As I said at the time to whoever would listen: I cannot foresee the exact time and day that it will rain again; but I do know that it will.
I first heard this parody on the radio. Along with my elder brother I used to listen regularly (every week without fail) to the comedy programme I’m Sorry I’ll Read That Again (1964-1973) which along with Bill Oddie, the purveyor of this ditty, featured John Cleese, Tim Brooke-Taylor, Graeme Garden, Jo Kendall and David Hatch. I can still utter quotes from it even today. (Once heard, who could ever forget the strains of the Angus Prune Tune?)
Episodes from the series can be found on the BBC’s Radio 4 Extra pages. Relistening, it is now obvious from where I got my love of outrageous puns.
The track is a reimagining of a traditional Yorkshire song about the dangers of wandering on Ilkley Moor without a hat utilising the style Joe Cocker employed in With a Little Help From My Friends. It was eventually released as a single in 1970 but I’m sure must have been in a late 60s episode of the radio show. As I remember it the radio version carried more bite, though.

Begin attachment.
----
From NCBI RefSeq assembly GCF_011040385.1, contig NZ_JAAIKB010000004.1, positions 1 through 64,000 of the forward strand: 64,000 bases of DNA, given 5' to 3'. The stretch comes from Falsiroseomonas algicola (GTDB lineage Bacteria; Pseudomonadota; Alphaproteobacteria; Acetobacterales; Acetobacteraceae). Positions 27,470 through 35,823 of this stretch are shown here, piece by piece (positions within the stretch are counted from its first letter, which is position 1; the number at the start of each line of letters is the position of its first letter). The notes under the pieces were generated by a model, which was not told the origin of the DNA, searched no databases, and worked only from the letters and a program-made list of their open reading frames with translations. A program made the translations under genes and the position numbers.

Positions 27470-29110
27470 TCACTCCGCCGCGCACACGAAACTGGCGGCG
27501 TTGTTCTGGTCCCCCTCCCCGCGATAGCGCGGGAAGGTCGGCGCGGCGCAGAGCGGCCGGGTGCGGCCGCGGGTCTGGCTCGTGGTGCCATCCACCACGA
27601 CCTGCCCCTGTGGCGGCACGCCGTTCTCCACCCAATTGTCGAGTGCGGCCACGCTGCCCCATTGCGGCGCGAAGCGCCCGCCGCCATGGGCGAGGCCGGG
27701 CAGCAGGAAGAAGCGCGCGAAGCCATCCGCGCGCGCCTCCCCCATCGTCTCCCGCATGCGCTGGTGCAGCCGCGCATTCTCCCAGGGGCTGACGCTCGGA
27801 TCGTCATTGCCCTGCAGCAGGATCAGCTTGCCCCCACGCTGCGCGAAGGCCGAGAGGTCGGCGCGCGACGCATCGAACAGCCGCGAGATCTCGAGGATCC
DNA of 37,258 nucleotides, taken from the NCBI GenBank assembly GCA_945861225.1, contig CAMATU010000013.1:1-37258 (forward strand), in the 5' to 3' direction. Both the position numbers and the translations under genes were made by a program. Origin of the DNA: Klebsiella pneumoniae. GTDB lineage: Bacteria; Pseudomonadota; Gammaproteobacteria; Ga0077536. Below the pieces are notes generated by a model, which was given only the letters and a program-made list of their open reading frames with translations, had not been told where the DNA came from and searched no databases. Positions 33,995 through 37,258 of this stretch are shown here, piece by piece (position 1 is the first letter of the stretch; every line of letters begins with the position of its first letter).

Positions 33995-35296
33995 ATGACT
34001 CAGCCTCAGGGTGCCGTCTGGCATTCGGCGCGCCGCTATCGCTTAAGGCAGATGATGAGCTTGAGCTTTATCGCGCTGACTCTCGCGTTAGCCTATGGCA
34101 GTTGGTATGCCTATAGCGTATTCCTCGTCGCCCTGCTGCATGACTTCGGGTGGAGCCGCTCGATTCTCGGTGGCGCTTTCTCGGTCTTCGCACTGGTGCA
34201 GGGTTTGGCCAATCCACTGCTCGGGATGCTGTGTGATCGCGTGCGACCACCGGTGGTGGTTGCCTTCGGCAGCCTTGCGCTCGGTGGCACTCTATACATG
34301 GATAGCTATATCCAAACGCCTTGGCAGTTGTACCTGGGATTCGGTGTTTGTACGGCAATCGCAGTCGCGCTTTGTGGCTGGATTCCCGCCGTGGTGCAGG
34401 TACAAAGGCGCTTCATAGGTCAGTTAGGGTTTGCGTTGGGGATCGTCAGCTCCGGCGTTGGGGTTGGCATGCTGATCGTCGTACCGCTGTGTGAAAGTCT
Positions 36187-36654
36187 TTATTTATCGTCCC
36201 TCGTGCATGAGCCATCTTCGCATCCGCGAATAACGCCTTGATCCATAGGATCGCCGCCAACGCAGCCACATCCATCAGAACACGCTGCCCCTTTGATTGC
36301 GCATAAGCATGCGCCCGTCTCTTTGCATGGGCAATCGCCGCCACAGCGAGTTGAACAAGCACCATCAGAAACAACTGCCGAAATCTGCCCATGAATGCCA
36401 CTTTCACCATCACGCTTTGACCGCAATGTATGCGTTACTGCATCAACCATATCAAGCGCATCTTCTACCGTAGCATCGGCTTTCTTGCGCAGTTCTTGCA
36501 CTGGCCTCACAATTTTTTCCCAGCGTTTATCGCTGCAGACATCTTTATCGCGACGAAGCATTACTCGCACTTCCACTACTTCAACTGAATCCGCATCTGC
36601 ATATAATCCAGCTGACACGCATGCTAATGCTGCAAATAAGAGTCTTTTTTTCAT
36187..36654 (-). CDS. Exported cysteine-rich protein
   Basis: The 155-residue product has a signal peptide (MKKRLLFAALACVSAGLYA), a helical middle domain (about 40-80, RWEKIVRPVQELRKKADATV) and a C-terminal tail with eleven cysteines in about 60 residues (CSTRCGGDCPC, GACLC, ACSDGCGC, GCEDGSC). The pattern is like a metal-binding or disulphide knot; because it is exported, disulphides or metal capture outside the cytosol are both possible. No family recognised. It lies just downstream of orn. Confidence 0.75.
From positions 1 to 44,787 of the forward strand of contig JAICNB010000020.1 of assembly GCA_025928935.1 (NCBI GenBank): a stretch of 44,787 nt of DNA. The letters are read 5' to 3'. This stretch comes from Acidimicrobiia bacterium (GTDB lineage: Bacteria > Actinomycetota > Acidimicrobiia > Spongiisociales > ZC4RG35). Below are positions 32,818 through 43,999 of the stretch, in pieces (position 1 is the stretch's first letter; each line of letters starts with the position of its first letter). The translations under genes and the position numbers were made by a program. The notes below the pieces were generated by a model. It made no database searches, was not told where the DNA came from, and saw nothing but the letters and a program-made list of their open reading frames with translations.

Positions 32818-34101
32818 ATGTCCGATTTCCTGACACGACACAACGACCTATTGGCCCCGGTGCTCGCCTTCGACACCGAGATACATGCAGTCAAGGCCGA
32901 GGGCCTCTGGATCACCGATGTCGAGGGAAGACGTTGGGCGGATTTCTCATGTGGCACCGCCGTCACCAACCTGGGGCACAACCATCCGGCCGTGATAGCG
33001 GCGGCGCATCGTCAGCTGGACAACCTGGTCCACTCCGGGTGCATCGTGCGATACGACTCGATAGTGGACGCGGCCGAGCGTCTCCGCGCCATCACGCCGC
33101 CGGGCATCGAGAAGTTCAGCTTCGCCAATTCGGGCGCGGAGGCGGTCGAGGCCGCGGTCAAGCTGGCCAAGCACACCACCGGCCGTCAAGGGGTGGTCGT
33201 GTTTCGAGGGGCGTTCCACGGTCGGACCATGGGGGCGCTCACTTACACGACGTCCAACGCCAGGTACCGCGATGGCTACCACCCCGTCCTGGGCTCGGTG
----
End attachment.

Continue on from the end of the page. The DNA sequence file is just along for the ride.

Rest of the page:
Though he had produced television programmes earlier I was first aware of his work with Fireball XL5 – mainly due to the theme tune (which one of my mates had running through his head during a University term exam years later.) Then came Stingray and the iconic Thunderbirds.
After that, through Captain Scarlet and the Mysterons and Joe 90 I was perhaps a bit too old.
However, when these series were repeated in the 1990s my own sons were the perfect age to enjoy them – and the toys! (We still have those toys somewhere.)
Anderson moved on from the puppetry and “Supermarionation” of these fondly loved shows with the live action UFO and Space 1999. Those of a cruel disposition jested that the actors here were more wooden than the puppets had been.
All have dated perhaps badly (but nothing dates as quickly as the future.)
I was watching the BBC news channel when I heard the news. Emily Maitlis tried to interview Brian Blessed (who’d worked with Gerry a few times) over the phone. That was a mistake. Despite trying, she couldn’t get a word in edgeways.
Many will remember Gerry and his creations with a great deal of fondness.
Gerry Anderson, 14/04/1929-26/12/2012. So it goes.